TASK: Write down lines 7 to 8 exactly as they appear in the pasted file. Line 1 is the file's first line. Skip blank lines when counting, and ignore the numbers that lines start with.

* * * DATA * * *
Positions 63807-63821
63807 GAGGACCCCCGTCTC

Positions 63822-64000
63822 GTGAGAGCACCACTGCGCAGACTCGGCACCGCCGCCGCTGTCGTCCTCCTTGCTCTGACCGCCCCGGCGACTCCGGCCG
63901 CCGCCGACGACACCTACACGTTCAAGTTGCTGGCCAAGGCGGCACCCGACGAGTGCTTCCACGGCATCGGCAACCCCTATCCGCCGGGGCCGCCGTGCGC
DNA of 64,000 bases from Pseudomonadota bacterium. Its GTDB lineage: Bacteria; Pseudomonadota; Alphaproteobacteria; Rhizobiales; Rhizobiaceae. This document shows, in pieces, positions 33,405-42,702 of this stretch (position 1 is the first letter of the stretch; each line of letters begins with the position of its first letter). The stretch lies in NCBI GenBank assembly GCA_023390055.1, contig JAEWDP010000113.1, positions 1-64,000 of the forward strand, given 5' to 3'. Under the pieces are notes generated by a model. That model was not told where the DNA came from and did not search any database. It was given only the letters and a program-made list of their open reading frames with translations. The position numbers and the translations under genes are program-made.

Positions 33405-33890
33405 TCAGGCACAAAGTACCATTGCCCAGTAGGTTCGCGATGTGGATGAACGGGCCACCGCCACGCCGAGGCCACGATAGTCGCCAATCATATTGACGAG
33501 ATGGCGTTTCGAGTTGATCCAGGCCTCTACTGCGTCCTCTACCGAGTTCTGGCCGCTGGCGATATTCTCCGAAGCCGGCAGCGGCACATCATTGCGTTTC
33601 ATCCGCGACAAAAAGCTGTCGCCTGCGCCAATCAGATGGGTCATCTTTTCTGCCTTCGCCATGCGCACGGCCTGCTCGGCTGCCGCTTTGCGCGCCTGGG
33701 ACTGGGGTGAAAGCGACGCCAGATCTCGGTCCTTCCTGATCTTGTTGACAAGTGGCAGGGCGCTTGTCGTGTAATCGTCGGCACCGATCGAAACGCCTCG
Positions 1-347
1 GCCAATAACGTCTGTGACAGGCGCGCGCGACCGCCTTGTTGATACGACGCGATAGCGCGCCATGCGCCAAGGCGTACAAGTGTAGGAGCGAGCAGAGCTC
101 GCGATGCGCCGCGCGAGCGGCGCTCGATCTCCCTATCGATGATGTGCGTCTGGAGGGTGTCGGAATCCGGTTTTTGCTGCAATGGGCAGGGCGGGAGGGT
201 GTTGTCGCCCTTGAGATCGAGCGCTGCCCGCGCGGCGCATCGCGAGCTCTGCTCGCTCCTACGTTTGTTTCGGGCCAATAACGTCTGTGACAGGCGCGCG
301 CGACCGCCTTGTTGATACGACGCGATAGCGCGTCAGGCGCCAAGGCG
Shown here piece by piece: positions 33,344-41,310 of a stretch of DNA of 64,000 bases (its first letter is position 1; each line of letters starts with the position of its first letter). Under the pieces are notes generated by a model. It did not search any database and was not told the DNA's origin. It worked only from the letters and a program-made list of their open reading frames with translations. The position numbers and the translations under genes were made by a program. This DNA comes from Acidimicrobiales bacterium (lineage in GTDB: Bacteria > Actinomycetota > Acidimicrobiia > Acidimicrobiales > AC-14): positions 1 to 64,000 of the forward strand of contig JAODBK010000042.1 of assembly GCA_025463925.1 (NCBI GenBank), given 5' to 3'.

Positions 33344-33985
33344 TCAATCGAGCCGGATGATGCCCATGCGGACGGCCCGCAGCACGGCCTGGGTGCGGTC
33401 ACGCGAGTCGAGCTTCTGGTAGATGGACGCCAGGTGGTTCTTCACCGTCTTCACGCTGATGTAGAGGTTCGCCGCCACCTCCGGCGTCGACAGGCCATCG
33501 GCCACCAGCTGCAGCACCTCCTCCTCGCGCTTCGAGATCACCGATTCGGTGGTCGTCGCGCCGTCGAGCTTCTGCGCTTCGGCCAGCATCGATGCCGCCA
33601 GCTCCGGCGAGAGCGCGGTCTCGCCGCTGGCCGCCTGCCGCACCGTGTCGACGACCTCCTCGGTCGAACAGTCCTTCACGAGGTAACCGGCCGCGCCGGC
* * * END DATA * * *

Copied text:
Positions 33405-33890
33405 TCAGGCACAAAGTACCATTGCCCAGTAGGTTCGCGATGTGGATGAACGGGCCACCGCCACGCCGAGGCCACGATAGTCGCCAATCATATTGACGAG